Wow! That’s all I could think after last week’s exhilarating webinar, Reframing Visual Arts Instruction with VoiceThread. This was the second “Innovator” webinar I have hosted for VoiceThread (I present one sponsored webinar each month for VT). I spent the months of October through February showcasing many of my own VoiceThread teaching practices in the webinar series and each month we received the same question, “I’d like to see more examples of how professors in [insert any discipline here] are using VoiceThread.” So, I ventured out in search of some innovators who were doing cool things with VoiceThread and who would be willing to share their practices with the educational community to inspire their peers and contribute to innovation in higher education.
This month, I was joined by two fabulous educators, Heidi Upton and Tammy Lockett. Check out the full archive of the webinar when you have 50-minutes of uninterrupted time to dedicate and are ready to be wowed! Watch it with a colleague or two for an added zing factor! Oh, and don’t miss the Goody Bag which is filled with loads of fabulous resources.
Here’s what is so fabulous about pairing Heidi and Tammy’s use of VoiceThread in this webinar. Each of them uses VoiceThread in an extremely different way yet each uses it to invent new pathways to teach students and create unique spaces for students to reflect and learn together.
St. John’s University
Heidi Upton is an Assistant Professor at St. John’s University in Jamaica, New York where she teaches Discover New York, a core-curriculum freshman transition course. Heidi is also affiliated with the Fine Arts department where she teaches other core curriculum courses including The Creative Process and Intro to Music. Her talents in the area of performance shine through in the methodology she uses to teach Discover New York. The class engages students in a process of inquiry to explore, understand, analyze, and interpret their city — through walking tours that involve the fostering of critical visual analysis observations. Heidi uses VoiceThread as a multisensory, online fabric in which students upload/share the photographs they’ve taken on their walks and, through voice comments, reflect and analyze their discoveries. In the webinar, Heidi reflected with us about the details that emerge when the students are offered the opportunity to reflect in their own voice, which is so different from writing. She also demonstrated how she thoughtfully scaffolds VoiceThread into her class through a process that involves modeling — she takes her students on a walk, uploads her own photographs, leaves her own voice comments about her photographs, and invites students to give it a try. This low-risk entry point demonstrates the instructional value of VoiceThread to students, allows them to naturally see why the technology is valuable to them in the class (no, it’s not just busy work), and it also gives them an opportunity to try it and learn how to leave a comment without worrying about leaving the wrong answer — bravo, Heidi! Those are outstanding tips for any educator using emerging technologies to teach.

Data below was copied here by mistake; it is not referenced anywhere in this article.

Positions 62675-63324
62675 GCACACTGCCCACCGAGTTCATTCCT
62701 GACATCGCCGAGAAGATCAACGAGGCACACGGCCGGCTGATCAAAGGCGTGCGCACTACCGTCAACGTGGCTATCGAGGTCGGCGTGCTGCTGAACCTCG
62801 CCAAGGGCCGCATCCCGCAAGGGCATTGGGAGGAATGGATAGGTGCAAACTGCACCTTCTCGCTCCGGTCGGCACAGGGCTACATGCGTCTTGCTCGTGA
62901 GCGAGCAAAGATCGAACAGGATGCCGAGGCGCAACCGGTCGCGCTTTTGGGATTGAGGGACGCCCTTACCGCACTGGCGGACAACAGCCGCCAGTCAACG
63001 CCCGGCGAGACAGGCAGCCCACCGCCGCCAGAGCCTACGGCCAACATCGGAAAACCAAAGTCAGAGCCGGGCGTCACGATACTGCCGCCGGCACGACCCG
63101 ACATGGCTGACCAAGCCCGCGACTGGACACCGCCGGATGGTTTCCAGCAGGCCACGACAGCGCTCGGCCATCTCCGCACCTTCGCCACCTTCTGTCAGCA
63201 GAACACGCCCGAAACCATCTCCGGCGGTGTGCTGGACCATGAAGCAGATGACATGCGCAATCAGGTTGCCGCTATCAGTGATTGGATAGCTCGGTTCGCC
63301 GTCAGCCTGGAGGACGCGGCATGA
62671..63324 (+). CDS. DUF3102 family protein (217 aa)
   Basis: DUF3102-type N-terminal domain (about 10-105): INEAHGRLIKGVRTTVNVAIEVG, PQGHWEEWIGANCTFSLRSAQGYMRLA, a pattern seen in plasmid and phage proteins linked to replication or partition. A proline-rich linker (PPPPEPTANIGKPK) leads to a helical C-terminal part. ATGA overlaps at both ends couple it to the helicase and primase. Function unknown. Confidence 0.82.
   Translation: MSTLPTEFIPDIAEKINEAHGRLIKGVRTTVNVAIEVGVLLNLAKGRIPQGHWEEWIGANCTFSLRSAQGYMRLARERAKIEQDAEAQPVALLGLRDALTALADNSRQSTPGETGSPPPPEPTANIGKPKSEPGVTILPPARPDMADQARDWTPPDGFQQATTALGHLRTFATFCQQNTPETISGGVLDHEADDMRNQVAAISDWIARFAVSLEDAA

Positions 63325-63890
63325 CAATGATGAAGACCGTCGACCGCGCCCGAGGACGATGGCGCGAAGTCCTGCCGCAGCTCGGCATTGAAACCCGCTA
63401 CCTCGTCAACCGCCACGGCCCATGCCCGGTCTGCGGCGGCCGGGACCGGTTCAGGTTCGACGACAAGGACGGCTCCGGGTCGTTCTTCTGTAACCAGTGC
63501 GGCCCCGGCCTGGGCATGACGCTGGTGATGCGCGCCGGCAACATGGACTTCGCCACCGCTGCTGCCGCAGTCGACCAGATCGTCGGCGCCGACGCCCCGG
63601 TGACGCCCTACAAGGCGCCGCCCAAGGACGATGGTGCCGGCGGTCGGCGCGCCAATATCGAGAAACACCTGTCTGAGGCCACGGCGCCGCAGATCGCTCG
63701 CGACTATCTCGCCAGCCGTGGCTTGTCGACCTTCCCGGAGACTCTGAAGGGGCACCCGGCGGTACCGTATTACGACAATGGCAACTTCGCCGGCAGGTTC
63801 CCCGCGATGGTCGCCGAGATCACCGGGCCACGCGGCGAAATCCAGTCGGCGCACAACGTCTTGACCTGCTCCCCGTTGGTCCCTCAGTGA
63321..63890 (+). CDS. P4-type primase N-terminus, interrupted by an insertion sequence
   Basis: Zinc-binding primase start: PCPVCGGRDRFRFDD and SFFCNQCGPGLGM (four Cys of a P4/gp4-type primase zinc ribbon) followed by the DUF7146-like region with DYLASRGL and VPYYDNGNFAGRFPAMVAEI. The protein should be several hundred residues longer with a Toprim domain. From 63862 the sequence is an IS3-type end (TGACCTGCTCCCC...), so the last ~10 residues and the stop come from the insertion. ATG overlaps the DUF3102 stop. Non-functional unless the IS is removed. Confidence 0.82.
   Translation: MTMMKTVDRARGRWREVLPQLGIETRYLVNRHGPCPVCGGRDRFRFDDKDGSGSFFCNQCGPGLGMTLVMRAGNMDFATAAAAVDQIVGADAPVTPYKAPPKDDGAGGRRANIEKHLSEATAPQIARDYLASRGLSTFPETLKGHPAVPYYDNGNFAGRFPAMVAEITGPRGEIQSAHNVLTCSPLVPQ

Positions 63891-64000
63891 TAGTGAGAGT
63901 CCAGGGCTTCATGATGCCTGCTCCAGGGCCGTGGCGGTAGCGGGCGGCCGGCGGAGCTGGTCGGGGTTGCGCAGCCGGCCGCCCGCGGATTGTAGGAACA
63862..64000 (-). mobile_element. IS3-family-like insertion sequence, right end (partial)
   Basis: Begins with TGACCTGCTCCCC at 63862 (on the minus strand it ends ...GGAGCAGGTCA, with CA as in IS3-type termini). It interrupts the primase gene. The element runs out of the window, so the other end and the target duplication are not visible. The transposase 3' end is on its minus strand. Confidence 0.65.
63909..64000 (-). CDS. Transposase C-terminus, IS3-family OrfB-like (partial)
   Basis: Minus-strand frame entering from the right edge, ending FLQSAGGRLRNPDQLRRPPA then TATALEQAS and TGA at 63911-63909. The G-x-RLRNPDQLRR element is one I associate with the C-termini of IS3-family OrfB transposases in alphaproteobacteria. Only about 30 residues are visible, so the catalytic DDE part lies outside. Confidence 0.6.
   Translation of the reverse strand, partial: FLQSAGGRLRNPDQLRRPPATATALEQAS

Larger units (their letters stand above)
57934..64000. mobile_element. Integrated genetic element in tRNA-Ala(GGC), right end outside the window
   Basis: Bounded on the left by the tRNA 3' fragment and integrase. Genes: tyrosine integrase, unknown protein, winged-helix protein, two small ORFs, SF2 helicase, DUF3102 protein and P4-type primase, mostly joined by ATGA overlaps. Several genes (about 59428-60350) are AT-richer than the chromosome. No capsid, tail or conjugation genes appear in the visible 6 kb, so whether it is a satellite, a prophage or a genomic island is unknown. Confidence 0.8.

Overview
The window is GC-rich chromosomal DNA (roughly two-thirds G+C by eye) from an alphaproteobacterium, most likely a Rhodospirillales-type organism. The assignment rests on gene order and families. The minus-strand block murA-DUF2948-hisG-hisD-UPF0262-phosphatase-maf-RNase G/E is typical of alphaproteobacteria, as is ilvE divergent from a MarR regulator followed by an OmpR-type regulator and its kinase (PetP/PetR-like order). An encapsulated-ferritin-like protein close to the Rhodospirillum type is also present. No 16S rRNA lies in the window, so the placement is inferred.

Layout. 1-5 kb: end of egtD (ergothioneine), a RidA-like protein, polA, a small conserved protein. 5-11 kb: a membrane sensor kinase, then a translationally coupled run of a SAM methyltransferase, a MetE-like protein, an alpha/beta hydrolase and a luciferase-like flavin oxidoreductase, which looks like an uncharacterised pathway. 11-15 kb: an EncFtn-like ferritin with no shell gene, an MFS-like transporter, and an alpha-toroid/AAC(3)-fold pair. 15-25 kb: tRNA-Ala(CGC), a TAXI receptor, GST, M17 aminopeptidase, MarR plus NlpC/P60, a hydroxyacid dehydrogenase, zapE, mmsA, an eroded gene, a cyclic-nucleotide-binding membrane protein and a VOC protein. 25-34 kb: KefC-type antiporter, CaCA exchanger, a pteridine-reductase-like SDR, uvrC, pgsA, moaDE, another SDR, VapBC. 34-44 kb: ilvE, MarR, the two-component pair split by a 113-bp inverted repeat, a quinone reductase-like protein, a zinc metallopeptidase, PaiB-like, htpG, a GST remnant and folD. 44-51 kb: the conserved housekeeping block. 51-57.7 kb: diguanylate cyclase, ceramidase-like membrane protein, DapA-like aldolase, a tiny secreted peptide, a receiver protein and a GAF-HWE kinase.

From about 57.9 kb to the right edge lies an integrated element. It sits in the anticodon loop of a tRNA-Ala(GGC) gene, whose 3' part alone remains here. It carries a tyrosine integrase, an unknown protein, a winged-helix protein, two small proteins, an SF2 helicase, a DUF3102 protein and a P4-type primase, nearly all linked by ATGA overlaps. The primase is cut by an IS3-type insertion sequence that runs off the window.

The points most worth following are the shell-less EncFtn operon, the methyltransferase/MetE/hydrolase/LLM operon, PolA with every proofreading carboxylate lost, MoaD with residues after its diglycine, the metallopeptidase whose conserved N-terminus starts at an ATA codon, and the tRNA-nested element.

Here is an example of an art walk created by three of Heidi’s Discover New York students with VoiceThread.